NRG matters — EU energy ministers hold crisis talks; Czech Republic adds gas to reserves

NRG matters — EU energy ministers hold crisis talks; Czech Republic adds gas to reserves
The European Commission has said countries complying with Russia’s scheme could breach EU sanctions (Shutterstock)
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Updated 02 May 2022

NRG matters — EU energy ministers hold crisis talks; Czech Republic adds gas to reserves

NRG matters — EU energy ministers hold crisis talks; Czech Republic adds gas to reserves

RIYADH: Energy ministers from EU countries are holding emergency talks on Monday for a united response to Moscow’s demand that European buyers pay for Russian gas in roubles or face their supply being cut off.

Russia halted gas supplies to Bulgaria and Poland last week, after they refused to meet its demand to effectively pay in roubles.

Those countries already planned to stop using Russian gas this year, and said they could cope with the stoppage. Still, it has raised fears that other EU countries, including Europe’s gas-reliant economic powerhouse Germany, could be next.

It has also threatened to crack the EU’s united front against Russia amid disagreement on the right course of action.

With many European companies facing gas payment deadlines later this month, EU states have a pressing need to clarify whether companies can keep buying the fuel without breaching the EU’s sanctions against Russia over its invasion of Ukraine.

Moscow has said foreign gas buyers must deposit euros or dollars into an account at the privately-owned Russian bank Gazprombank, which would convert them into roubles. 

The European Commission has said that countries complying with Russia’s scheme could breach EU sanctions. It also suggested countries could make sanctions-compliant payments if they declare the payment complete once it has been made in euros and before its conversion into roubles.

After Bulgaria, Denmark, Greece, Poland, Slovakia and others last week urged clearer advice, Brussels is drafting extra guidance.

Czech Republic adds gas to state reserves to boost energy security

The Czech Republic has bought 2.4 terawatt-hours of gas for 8.5 billion crowns ($365 million) from majority state-owned utility CEZ to add to its state reserves in case of supply problems, the national reserves agency said on Sunday.

The central European country is nearly 100 percent dependent for its gas on Russia, which cut gas supplies to Bulgaria and Poland last Wednesday after they refused to pay it in roubles, sparking concerns other countries could be similarly hit.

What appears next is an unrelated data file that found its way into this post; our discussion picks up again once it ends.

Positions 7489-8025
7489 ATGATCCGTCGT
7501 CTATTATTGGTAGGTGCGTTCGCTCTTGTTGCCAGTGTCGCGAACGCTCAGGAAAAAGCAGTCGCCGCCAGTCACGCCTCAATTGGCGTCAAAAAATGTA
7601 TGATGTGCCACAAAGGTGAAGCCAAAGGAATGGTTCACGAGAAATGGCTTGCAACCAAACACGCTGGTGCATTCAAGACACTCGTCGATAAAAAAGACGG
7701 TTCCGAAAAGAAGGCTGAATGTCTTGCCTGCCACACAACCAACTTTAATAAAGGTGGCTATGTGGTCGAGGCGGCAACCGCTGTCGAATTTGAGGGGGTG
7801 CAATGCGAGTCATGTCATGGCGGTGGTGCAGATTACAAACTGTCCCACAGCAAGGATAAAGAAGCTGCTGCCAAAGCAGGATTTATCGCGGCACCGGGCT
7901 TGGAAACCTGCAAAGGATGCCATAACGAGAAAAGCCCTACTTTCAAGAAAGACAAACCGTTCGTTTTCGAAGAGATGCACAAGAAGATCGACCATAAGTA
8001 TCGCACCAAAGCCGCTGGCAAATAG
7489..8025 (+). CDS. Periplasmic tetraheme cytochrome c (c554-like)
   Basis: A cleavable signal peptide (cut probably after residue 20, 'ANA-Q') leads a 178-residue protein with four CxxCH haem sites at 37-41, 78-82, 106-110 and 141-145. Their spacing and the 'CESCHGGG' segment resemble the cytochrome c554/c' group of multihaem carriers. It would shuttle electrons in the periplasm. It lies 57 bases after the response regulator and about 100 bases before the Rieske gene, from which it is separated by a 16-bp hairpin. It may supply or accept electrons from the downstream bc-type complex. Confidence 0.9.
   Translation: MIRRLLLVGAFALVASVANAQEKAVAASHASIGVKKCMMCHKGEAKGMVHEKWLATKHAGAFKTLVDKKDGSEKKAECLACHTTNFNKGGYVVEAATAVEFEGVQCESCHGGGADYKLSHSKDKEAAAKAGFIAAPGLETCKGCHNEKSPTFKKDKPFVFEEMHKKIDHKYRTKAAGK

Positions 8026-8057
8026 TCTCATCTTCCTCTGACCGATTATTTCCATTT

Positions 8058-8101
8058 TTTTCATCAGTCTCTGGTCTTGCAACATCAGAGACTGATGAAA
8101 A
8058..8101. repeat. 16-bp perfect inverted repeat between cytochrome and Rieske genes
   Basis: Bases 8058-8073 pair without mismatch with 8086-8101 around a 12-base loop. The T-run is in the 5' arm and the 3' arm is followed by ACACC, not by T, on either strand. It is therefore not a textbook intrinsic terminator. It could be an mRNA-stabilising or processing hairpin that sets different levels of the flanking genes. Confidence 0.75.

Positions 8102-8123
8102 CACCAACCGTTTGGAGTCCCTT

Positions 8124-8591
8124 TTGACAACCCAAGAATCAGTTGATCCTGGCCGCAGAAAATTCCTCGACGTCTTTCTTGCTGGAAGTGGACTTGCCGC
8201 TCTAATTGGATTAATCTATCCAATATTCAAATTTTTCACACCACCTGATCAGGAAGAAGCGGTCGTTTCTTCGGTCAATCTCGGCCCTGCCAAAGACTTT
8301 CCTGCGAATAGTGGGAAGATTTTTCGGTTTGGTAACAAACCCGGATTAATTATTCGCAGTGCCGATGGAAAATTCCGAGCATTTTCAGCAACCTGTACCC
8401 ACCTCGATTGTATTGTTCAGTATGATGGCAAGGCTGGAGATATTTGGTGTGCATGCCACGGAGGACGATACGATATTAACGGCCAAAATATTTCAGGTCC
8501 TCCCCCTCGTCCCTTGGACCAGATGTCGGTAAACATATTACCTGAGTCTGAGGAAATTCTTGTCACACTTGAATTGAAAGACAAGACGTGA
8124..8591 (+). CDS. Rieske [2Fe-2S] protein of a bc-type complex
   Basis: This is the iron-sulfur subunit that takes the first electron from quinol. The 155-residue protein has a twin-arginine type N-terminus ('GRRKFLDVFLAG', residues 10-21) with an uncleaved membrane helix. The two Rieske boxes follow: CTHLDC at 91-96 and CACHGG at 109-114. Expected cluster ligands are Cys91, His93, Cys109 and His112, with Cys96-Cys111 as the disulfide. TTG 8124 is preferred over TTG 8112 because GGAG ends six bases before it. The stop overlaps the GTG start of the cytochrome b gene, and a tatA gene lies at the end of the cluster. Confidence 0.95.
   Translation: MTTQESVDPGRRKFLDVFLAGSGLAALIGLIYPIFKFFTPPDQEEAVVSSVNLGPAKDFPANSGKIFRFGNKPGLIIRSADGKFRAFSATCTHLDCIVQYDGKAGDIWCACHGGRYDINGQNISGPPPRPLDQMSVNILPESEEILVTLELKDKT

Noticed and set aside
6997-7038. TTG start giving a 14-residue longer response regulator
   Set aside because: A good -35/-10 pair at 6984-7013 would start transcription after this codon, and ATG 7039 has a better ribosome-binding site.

“The Czech Republic is increasing its energy security with this purchase,” Pavel Svagr, head of the State Material Reserves Administration, wrote on Twitter.

It is the first time the state has bought gas reserves. The price paid includes transport and storage, and the volume amounts to around 2 percent of the country’s 2021 consumption.

The country also holds oil, and oil product reserves sufficient to cover its needs for three months.

Mexico’s opposition party pitches free solar panels for housing

Mexico’s biggest opposition party on Sunday proposed installing solar panels for free onto residential housing, staking out its renewable energy credentials, as it seeks to challenge the ruling party of President Andres Manuel Lopez Obrador.

Marko Cortes, leader of the center-right National Action Party (PAN), said the plan was to have state power utility Comision Federal de Electricidad and the government put panels for free on all homes, “starting with the poorest.”

“People wouldn’t pay anything or pay a lot less for their electricity bill,” Cortes said in a video on Twitter, urging the government to adopt the plan.

Lopez Obrador, a popular president who has dominated Mexican politics since taking office in December 2018, suffered a reverse in Congress last month, when the opposition united in voting down a constitutional overhaul of the power market.

Russian gas deliveries via Ukraine hit 5-month high

Daily nominations, or requests, for Russian gas deliveries through Ukraine into Europe via the Slovakian border point of Velke Kapusany rose to their highest since the end of November on Monday, data from Slovakian operator TSO Eustream showed.

Nominations via Velke Kapusany were at around 993,407-megawatt hours per day on Monday, the highest since Nov. 30, the data showed.

Flows of Russian gas to Germany through the Nord Stream 1 pipeline across the Baltic Sea were at 73,778,201 kilowatt-hours per hour by 0600 GMT, up from 72,286,105 kWh/h seen on Friday morning.

Eastbound flows into Poland at the Mallnow metering point on the German border stood at 13,202,832 kWh/h, little changed from levels seen late last week, data from operator Gascade showed.

Russia stopped gas supplies to Poland and Bulgaria last week for their refusal to pay in roubles, although Poland is still getting Russian gas via reverse flows from Germany along the Yamal-Europe pipeline. 

Finland’s Fennovoima ends Russian contract for nuclear power plant

Finnish consortium Fennovoima said on Monday it had terminated its contract with Russia’s state-owned nuclear power supplier Rosatom for the delivery of a planned nuclear power plant in Finland.

The planned Hanhikivi plant was commissioned by Fennovoima, a Finnish-Russian consortium, in which Finnish stakeholders including Outokumpu, Fortum and SSAB own two thirds and Rosatom’s subsidiary RAOS Voima holds the rest.

(With inputs from Reuters)